The number of first-time postgraduate university enrolments in the US increased by 3.5 per cent between autumn 2013 and autumn 2014 – the largest rise since 2009 – a report has found.
According to the Council of Graduate Schools’ annual report on trends in US graduate enrolment, US institutions received more than 2.1 million applications, extended over 850,000 offers of admission and enrolled nearly 480,000 incoming, first-time graduate students in autumn 2014.
From 2004 and 2014, international students accounted for over two-thirds of the growth in first-time enrolment at US graduate institutions, the study revealed. It also found that overseas students are more likely than their domestic counterparts to study in STEM fields. In autumn 2014, 66 per cent of all temporary resident graduate students were enrolled in biological and agricultural sciences, engineering, mathematics, computer sciences, physical and earth sciences, or social and behavioural sciences. In contrast, only 27 per cent of US citizen graduate students were enrolled in these fields.
CGS president, Suzanne Ortega, said the increase in overall enrolments is “good news”, but the disparity between US and international growth is “a cause for concern”.
She pointed to data from the Bureau of Labor Statistics projecting employers to add nearly 2.4 million jobs requiring a graduate degree or higher between 2012 and 2022.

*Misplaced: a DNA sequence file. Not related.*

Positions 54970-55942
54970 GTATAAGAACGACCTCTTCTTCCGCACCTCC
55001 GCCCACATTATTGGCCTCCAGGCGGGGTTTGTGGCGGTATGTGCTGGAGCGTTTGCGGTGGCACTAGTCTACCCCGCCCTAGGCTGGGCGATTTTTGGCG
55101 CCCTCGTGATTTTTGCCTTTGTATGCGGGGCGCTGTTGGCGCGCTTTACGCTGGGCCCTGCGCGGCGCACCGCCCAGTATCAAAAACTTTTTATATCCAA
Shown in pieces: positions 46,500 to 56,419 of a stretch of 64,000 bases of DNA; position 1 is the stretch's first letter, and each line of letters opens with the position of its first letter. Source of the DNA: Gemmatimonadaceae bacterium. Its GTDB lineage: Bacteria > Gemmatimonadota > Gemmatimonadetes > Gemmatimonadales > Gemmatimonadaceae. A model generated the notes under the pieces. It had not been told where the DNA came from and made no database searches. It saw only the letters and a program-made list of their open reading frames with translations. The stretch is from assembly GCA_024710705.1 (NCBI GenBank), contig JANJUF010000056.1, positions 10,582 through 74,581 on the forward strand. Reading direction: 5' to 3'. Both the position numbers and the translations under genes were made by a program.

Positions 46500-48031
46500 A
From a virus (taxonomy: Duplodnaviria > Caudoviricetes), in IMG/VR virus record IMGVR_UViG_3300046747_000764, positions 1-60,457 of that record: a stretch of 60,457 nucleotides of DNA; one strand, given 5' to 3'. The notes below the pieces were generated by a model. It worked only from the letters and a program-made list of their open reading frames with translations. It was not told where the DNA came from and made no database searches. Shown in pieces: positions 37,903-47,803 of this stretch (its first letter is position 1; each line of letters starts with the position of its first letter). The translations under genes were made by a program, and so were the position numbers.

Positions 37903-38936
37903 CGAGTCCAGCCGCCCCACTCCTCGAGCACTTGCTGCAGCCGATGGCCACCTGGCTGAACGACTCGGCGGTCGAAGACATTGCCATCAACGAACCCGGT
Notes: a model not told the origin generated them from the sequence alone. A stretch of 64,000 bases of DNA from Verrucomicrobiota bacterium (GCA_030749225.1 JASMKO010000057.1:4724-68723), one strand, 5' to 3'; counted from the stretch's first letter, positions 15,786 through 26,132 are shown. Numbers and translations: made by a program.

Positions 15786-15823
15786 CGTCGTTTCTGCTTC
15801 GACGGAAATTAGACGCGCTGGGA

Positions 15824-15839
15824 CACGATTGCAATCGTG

“Greater investments in graduate education and research—supporting both domestic and international students—will be required to keep up with the demand for graduate level talent in the future,” she said.
The fastest-growing fields in terms of first-time enrolment between autumn 2013 and autumn 2014 were mathematics and computer science, which grew by 21 per cent and 11 per cent respectively, while the largest fields were education and business, respectively accounting for 19 per cent and 15 per cent of total graduate enrolment in autumn 2014.
The report, which was based on responses from 636 US institutions, also revealed that almost three-quarters (73 per cent) of all graduate students in autumn 2014 were enrolled in programmes leading to a master’s degree or graduate certificate.
According to survey respondents, women earned nearly two-thirds (66 per cent) of the graduate certificates, 59 per cent of the master’s degrees, and 52 per cent of the doctorates in 2013-14. This marked the sixth consecutive year in which women earned a majority of doctoral degrees.
Furthermore, nearly one quarter (24 per cent) of first-time graduate students who were US citizens and permanent residents were from racially or ethnically underrepresented populations.